Alexandria Realtor, client share story of being on HGTV's 'House … – Alexandria Echo Press

ALEXANDRIA — Last fall, Alexandria Realtor Becca Wesley decided she wanted to start focusing on video marketing. She began posting videos on the social media platform, TikTok. She started following some other real estate agents, including some well known agents in the nation.
There was one agent in particular, Wesley said, who had shared that she was going to be doing a new reality TV show about a day in the life of real estate agents. That piqued Wesley’s interest.
About two weeks after seeing that information, Wesley received a vague email about a TV show and thought maybe it was that show, but she also thought it might be a scam. She was leery and cautious, but still responded back.
Wesley, who is an agent at Kvale Real Estate in downtown Alexandria, reached out to a client, Nicole Perez . She said Perez, who was in the market for a house, had a great story to share, but she had to check with her to see if it was OK to not only share her story, but also some photos.
Perez was on board with whatever Wesley wanted to do because she wants to share her story in hopes that it helps others.
Wesley submitted what she needed to submit and at the time, still did not know what TV show it was. The two of them – Wesley and Perez – went through an interview process where they had to fill out questionnaires and then were asked to do a video interview through Zoom.
Wesley and Perez learned that the TV show was the very popular House Hunters show on HGTV . The show spotlights real estate agents working with clients in the buying process. Typically, the selection is narrowed down to three and throughout the process of the show, the agent helps the clients choose the perfect home.
“We both were in shock,” said Wesley. “We thought, ‘Wow, this is unbelievable.’
It ended up being another two weeks before the two of them knew for sure that they had been chosen and were going to be doing the show.
“It was like, we’re really doing this,” Wesley said. “In real estate, we get so much scammy stuff, but these people never asked for any information that we weren’t comfortable giving and we were talking to and seeing real people.”
They found out that their episode would air on Wednesday, March 8. The newspaper wasn’t able to find out what they thought of the episode as the newspaper went to print before the show was set to air.
But they did say that the show was filmed in October.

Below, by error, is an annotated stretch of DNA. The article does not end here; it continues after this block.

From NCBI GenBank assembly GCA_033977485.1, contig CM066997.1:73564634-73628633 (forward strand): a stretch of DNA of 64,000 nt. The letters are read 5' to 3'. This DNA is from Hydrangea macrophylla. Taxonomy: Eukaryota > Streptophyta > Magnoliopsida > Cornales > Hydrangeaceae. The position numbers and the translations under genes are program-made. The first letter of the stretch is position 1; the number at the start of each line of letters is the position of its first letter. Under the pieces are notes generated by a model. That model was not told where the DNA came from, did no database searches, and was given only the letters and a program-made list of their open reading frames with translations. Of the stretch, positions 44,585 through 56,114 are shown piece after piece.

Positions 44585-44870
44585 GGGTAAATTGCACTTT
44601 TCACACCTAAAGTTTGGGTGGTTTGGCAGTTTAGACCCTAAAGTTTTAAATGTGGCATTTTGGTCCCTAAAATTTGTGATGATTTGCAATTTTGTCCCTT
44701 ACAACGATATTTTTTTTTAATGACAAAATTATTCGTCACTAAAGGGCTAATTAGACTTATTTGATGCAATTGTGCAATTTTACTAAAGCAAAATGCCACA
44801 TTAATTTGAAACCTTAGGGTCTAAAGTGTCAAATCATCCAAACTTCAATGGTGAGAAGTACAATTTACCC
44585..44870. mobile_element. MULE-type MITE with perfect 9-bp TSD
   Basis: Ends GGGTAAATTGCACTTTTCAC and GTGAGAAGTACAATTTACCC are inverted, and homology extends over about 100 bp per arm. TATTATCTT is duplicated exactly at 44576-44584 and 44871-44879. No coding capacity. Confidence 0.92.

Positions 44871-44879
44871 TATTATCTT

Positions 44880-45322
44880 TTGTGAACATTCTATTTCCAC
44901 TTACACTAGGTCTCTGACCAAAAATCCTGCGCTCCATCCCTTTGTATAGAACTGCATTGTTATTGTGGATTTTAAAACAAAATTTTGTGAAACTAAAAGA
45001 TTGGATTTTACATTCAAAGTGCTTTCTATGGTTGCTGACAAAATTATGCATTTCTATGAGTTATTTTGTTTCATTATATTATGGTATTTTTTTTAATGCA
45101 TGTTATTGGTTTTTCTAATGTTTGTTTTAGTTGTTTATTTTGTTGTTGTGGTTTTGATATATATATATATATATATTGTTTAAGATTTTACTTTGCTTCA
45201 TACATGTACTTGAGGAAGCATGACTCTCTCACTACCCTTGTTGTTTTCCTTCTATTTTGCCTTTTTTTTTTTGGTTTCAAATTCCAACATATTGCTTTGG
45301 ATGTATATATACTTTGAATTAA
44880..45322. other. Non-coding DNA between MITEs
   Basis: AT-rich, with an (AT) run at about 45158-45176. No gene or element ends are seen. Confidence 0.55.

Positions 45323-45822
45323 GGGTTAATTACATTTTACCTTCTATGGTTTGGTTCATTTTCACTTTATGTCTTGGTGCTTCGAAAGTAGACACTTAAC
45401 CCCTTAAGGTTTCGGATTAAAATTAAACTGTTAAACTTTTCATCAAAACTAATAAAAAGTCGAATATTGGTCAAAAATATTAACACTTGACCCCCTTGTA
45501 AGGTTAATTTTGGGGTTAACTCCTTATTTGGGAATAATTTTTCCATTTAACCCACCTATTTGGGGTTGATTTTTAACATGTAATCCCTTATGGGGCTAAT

Throughout the filming, both Perez and Wesley said the production crew was very professional and they had a lot of fun working with them. Perez noted that they brought multiple outfits with them each day because she and Wesley couldn’t clash and the fabrics had to be just right for filming. “I showed up one day in a plaid shirt and was told that it wasn’t going to work so I had to change.”
One of Perez’s main challenges in finding a home was that she was using a USDA loan. Those loans, Wesley said, help clients because they don’t need to put any money down and they have lower interest rates and most often, the loan is for 33 years instead of 30 years. It helps to lower their monthly payment, she said. Homes also have to go through a rigorous inspection process, she said. They can’t have any safety issues and no issues that would be expensive or detrimental to the buyer, said Wesley.
She also said the down side to USDA loans is that for sellers, “cash is king,” followed by conventional loans, then FHA loans and a couple others. USDA loans for a seller are at the bottom of the pile and in a hot market, that can make it hard to find a home, she said.
Perez added, “With USDA homes, you can’t have a home that is above and beyond the means of your family.”
She also added that Wesley “was amazing” throughout the whole process and was “super helpful.”
One thing that may have helped Perez’s case, Wesley said, is that she wrote a “love letter” to the sellers. They were unsure if that part of her story would make it into the show. Wesley said with love letters, basically the buyer, in this case Perez, writes a letter telling the sellers why they should pick her. Wesley said she often doesn’t suggest for buyers to write letters, but in this case, it seemed fitting.
“This is an emotional process and we, as real estate agents, have to keep everyone level so they can make logical decisions,” said Wesley. “In this case, it was so important for the sellers to know her story. I wanted to do what was best for my client.”